The name Orlimar is far from a new name in the world of golf equipment. However, some who are relatively new to the game might be hearing of Orlimar for the first time. The company has been around for a while and enjoyed some great success with the “Tri Metal” line of metal woods in the early 2000’s. I vividly remember when the original Tri Metal first came out. In my opinion, it was a club that changed the game for fairway woods in the future.
I haven’t heard a lot from Orlimar since probably 2005 or so, but lately we’re seeing a new push from the company. It seems that they are once again ready to get their names back near the top of the golf equipment mountain. THP was sent one of their new putters, the Orlimar Montego, for a full review.
From the company
- Precision-crafted milled mallet putter with a unique 360 degree alignment aid, resulting in improved form, accuracy and results.
- The golfer simply aligns the three dimensional array of circles to achieve proper stance and alignment. The circle closest to the face is a cutout with an inset alignment circle; the golfer centers the inset circle within the perimeter of the cutout circle to ensure proper stance over the putter; the circular design ensures 360 degree alignment. The two split white circles provide both linear and spherical visual cues for proper putter alignment with the ball.
- The Montego putter is a face-balanced, heel-shafted mallet, constructed of 304 stainless steel and has a head weight of 345 grams. The CNC milled-face putter provides a soft feel off the putter head and a very accurate roll.
My very first thought when I opened the package was that the look of the Montego was definitely unique. The finish of polished chrome with a duller satin finish does work very well. The milled face also has a great look about it. I was not crazy about the shape of the Montego. The classic blade putter is definitely a minority in this new era of some rather outrageous putter shapes. I’m not saying the Montego is outrageous by any stretch of the imagination, but it is certainly unique and it stands out when you look at it.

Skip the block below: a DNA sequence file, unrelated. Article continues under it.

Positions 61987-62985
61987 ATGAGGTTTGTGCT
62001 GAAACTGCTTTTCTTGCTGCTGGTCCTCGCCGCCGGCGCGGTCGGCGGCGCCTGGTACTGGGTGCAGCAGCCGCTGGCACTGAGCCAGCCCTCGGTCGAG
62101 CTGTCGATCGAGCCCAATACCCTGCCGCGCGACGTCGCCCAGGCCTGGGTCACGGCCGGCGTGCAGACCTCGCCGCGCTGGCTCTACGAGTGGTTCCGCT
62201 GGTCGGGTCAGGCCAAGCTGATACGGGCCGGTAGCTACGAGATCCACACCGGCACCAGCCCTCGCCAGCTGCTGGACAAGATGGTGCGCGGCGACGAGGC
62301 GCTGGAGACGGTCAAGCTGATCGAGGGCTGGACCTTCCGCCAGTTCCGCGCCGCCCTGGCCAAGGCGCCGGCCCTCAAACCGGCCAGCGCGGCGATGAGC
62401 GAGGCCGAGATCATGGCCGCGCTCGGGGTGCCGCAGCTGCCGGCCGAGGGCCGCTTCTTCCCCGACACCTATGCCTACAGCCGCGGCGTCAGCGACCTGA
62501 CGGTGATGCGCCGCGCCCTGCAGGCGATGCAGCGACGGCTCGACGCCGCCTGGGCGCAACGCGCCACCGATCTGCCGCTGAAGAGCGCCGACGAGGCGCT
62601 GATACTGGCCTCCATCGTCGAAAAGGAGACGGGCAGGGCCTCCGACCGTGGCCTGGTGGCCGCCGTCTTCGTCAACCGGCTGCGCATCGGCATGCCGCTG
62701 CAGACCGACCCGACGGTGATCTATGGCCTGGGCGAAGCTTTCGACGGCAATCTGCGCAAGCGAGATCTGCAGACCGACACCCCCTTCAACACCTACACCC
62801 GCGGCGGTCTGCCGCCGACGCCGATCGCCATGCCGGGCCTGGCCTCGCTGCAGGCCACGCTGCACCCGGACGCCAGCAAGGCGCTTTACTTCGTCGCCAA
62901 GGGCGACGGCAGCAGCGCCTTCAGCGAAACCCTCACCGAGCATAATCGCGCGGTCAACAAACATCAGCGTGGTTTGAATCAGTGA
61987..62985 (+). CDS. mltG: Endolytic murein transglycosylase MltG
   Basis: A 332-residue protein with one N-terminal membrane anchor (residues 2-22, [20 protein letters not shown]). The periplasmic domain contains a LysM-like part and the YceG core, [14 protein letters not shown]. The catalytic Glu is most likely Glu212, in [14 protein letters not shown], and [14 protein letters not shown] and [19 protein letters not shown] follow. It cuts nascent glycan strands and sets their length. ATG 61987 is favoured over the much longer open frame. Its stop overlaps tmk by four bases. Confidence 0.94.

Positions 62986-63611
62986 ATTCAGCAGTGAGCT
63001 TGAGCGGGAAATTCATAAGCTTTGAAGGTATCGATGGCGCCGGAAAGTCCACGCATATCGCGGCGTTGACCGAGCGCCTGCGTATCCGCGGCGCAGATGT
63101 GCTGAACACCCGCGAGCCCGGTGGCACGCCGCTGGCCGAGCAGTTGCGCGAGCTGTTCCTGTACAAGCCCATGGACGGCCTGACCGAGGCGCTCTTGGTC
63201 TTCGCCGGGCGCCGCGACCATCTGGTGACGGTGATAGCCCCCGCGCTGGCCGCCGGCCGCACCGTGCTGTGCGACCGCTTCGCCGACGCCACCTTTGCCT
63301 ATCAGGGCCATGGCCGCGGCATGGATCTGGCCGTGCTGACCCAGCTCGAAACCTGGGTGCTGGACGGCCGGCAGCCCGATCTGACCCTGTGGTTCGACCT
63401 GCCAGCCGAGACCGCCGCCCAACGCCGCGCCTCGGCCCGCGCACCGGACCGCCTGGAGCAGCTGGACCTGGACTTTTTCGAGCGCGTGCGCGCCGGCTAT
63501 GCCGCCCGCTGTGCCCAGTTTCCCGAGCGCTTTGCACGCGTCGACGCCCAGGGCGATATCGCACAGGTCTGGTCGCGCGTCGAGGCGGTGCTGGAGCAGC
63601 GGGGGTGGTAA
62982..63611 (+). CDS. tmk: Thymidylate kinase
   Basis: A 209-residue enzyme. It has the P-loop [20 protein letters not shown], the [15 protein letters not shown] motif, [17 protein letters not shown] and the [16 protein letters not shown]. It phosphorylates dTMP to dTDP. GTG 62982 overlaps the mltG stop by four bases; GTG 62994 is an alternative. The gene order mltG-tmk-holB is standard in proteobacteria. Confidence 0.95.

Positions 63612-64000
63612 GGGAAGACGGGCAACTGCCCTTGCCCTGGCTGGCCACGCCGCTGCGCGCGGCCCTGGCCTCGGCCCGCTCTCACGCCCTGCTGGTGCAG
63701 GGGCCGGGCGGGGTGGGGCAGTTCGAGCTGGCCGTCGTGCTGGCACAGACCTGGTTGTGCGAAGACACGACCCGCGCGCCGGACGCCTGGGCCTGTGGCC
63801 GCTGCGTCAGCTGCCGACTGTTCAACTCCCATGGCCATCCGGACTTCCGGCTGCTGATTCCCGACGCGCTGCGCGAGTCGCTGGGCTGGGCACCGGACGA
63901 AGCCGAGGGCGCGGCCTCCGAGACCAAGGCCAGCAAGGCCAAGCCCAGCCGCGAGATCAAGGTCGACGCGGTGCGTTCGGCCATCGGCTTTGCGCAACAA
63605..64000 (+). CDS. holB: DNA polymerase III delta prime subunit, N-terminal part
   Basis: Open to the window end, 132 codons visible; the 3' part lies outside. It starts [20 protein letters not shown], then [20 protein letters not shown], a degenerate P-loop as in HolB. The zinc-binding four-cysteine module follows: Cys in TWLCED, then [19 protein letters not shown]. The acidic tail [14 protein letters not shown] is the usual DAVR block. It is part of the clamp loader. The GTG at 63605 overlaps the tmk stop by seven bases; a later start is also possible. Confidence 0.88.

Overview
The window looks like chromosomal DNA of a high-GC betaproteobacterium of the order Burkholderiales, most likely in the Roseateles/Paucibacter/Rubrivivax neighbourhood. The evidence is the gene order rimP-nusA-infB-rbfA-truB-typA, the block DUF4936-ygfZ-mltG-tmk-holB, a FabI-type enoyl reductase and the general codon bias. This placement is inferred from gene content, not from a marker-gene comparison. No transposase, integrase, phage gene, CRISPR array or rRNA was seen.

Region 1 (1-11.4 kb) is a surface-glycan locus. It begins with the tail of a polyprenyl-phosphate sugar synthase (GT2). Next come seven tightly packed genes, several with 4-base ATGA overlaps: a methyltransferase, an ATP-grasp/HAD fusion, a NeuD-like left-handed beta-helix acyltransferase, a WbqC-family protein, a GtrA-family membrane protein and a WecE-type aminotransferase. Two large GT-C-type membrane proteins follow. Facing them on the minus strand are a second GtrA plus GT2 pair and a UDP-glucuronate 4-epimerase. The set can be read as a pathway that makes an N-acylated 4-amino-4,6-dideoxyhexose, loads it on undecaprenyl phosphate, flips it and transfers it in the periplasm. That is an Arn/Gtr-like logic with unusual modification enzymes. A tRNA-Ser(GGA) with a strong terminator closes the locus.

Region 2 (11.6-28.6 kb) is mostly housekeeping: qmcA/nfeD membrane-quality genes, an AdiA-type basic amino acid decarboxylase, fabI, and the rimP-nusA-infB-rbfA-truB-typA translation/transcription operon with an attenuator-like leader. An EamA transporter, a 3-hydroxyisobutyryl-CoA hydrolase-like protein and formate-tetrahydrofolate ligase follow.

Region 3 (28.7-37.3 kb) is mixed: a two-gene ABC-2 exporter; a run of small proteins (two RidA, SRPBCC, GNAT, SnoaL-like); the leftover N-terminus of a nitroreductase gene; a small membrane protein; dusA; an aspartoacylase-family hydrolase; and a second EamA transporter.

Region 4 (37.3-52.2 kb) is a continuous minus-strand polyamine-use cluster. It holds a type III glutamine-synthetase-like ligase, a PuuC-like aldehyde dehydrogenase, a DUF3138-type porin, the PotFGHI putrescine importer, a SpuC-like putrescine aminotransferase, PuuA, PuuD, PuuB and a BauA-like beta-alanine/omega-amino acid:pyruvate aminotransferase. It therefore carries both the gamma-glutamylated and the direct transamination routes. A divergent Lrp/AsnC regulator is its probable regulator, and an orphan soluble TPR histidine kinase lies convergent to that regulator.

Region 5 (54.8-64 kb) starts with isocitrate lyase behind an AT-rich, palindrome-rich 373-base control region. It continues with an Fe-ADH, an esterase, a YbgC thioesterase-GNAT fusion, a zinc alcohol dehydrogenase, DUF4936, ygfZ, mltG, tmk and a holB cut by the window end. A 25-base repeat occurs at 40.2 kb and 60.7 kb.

As I usually do, I immediately unboxed the putter, dropped some balls down on the carpet of the living room and rolled some putts with it. My first impressions of using the Montego were similar to that of the appearance. I liked how it setup behind the ball. It seems to setup perfectly and ready for action, but it was the sound that I wasn’t in love with this time. I’ll get into details a bit later on, but the loud and high pitched ting is not my favorite sound for a putter to make.
Testing the Montego
Playing golf with my buddies is how I prefer to complete just about every review that I do. There are a couple reasons for that. One is that my close group of golf buddies know my game very well and they can tell when a product works or doesn’t. Another reason is that I like to involve them in the reviews if at all possible. This is exactly what I did with the Montego. I replaced my current gamer with the new Orlimar putter and played some golf.
Testing the Montego was completed over multiple rounds of golf. The first thing that I took notice of was that it was very easy to align my body and my stance to my intended target. The oversize mallet head of the Montego sets up great behind the ball and it really makes it simple to get the ball rolling on your intended line. Unfortunately for me, this is about where the positive comments end. Again, the sound of the putter is, in my opinion, bad. It is rather loud, high pitched and tingy to my ear. Sound often directly correlates to feel for many people, but I will say that the feeling I got was a lot better than the sound. The CNC milled face is good and I was impressed with the feel, but I think the overall shape and design of the putter does not really seem to fit with the face. To me, this shape would work better with an insert or something behind the thin wall to soften the sound at impact.
Another important quality of a putter is distance control. I look for a putter that can get the ball rolling without having to take too big of a stroke. This is an area that I would expect an oversized mallet such as the Orlimar Montego to excel in. However, I continued to see putts come up very short. The effort needed to get the ball to travel the proper distance continually threw me off while using the Montego. This is definitely very subjective to the golfer so I will not say this is a negative on the Montego, I just personally prefer the ball to come off the putter face a little hotter than what I experienced here.
As I mentioned, I like the finish on the Montego. I think the polished chrome, milled face and satin finish really makes it stand out. I do not like the shape, but that can be said about many putters on the market. I’m more of a traditionalist with my tastes in putters. There definitely is a market for oversized mallet putters – we wouldn’t see nearly this many on the racks if there wasn’t. I liked that it was easy to line up putts with the Montego as well. Unfortunately, that did not lead to my making more putts with the Montego in the bag.
As I mentioned I tested the Montego over the course of multiple rounds with friends. My friends who used this putter had varying tastes in shapes, yet most agreed that this shape wasn’t something they could see themselves using. Orlimar is definitely trending in the right direction and I hope they continue to put out new offerings. In researching their line of clubs and putters I see quite a bit that appeals to me. Retail price on the Montego is $149.